5 Surprising Things Health Insurance Covers

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Okay, I'm definitely checking my policy to see if my health insurance covers formula or a hot tub. The third one on this list is pretty amazing, too!

If you’re paying for health insurance anyways, make sure you’re getting the most for your money. Here are five surprising things your health insurance may cover.  Plans and coverages vary, but it’s worth investigating to find out.

Some state's Medicaid programs cover diapers for kids with disabilities.
Does Medicaid cover diapers?

Having a child over age three who is not potty trained can be taxing, both emotionally and fiscally.  If your child has a disability or learning delay, you could get your diapers for free.

Depending on your state, Medicaid will cover diapers in this situation. If your child falls into one of those categories, odds are you already have some version of Medicaid–if you live in a state that chooses to support its disabled children through Medicaid.

When I say disability I of course mean things along the lines of children with Autism or Down’s Syndrome, but “learning delays” is a much broader term.  Perhaps your child has delays with fine or gross motor skills, or they aren’t talking or communicating at a level that is “normal” yet. Both of these things can lead to serious problems with getting your kiddo on the potty every time.

Talk to your doctor at your child’s three year check up, and ask them to write a prescription. Even if you don’t have Medicaid, some private insurers will still offer this benefit.

Does your health insurance or Medicaid cover gym membership?

Does my insurer cover a gym membership?

Your health insurer wants you to be healthy.  Healthy people don’t file as many claims. And the less claims insurers have to pay out, the more money they can keep in their pockets.

As a result, many insurers cover gym memberships in one way or another. Some work with specific gyms to give you a discount or even a free membership, while others will offer your a set amount in reimbursement.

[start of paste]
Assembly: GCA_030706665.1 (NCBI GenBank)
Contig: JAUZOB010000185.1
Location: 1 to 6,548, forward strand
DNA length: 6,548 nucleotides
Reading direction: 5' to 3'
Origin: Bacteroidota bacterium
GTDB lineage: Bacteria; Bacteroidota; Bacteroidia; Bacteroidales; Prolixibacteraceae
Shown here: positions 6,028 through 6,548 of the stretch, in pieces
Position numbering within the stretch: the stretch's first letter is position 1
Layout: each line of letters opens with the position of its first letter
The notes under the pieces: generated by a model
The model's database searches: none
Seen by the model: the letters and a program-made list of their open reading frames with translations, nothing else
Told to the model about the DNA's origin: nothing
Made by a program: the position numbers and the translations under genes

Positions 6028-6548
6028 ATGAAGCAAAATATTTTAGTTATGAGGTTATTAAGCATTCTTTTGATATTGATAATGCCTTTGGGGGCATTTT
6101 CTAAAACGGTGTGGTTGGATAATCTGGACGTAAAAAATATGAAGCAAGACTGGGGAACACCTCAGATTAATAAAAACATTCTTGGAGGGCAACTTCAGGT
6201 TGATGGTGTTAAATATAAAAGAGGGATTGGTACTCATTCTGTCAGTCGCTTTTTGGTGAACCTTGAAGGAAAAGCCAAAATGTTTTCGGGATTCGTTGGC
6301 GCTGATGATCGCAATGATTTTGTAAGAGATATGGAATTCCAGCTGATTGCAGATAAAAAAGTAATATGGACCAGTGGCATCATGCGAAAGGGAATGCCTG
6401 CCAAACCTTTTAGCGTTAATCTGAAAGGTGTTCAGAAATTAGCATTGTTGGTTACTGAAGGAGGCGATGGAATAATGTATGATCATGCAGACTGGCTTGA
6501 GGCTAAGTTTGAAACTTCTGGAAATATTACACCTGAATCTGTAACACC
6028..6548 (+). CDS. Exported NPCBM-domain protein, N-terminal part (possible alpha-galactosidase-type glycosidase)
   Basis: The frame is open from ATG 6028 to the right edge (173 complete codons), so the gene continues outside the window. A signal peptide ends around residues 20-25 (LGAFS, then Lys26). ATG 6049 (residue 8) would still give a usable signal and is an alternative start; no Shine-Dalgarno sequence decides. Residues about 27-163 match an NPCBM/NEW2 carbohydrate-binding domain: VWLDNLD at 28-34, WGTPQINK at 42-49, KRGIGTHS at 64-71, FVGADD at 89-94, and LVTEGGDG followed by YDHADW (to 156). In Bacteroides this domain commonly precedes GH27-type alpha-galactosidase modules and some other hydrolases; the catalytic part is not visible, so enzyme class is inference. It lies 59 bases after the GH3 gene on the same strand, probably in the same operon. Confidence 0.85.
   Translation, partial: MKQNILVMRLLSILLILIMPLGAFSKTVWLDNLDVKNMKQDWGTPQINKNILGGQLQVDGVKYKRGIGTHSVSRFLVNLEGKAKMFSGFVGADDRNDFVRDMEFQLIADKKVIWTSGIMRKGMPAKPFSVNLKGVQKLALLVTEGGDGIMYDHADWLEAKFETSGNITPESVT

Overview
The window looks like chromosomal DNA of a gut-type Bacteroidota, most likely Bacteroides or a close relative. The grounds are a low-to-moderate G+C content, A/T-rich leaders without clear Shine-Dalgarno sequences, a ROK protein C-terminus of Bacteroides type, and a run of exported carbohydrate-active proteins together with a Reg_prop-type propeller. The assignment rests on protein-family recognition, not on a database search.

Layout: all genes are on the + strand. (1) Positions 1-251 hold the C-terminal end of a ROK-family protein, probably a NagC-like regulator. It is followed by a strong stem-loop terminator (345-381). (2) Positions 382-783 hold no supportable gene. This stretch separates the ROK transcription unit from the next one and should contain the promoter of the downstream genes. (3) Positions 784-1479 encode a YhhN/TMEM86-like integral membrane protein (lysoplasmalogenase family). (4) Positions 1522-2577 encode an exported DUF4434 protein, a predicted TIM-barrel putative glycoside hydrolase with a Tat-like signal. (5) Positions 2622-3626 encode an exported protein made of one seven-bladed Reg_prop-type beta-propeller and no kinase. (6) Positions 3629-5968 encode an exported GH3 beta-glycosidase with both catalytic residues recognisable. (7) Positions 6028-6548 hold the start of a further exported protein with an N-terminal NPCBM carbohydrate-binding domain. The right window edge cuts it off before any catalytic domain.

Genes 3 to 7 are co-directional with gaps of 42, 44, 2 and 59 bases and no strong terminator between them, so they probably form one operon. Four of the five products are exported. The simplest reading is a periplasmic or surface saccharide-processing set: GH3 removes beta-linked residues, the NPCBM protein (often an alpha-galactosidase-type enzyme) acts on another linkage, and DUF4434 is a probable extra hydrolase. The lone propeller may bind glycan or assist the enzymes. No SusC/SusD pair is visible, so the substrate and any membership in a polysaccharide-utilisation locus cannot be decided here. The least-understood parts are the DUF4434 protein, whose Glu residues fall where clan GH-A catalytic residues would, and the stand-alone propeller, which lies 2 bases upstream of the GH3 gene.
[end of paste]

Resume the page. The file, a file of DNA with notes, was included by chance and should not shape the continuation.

If your insurer doesn’t cover gym memberships, that doesn’t mean you can’t get fit. Trying working out at home or going to reasonably priced gyms like 24 Hour Fitness. If you want to try them out, you can get a free pass here.

Does Medicaid pay for gym membership?

If you have Medicaid, gym membership may be covered depending on which state you live in. Most states do not offer it as a benefit, but a handful ran experiments with behavior incentives funded by federal grants in the 2010’s.

It’s not just your state’s Medicaid laws that come into play. Some Medicaid plans extend this benefit even if the state does not require it. Many of these programs are run in partnership with the YWCA/YMCA and other like community organizations.

Call your Medicaid provider. They’ll be able to tell you if it’s a covered benefit or available as part of an auxiliary rewards program.

Is massage therapy covered by health insurance?

Are massages covered by health insurance?

Are you in desperate need of a massage?

Well, you may be able to get that covered, too. Especially if you have chronic back pain, were in an accident, or see a chiropractor/physical therapist regularly. If you have pain, talk to your physician about it.  If you can get a prescription from any of these medical specialists for massages, insurers will often cover the therapy.

Don’t know where to find a masseuse in your area? Use Spafinder Wellness 365’s search tool.

Insurance will sometimes pay for a hot tub if you have a medical need for it.

Wait–hot tubs are covered by insurance?!

WHAAAAAAAT?!?!  

I know.  It’s crazy good news.

Here’s the thing: To get a hot tub covered by insurance, you have to have an actual medical need for it. Like injury. Spine problems. Etc. If you do, asking your doctor if s/he thinks hot tub therapy would help certainly doesn’t hurt.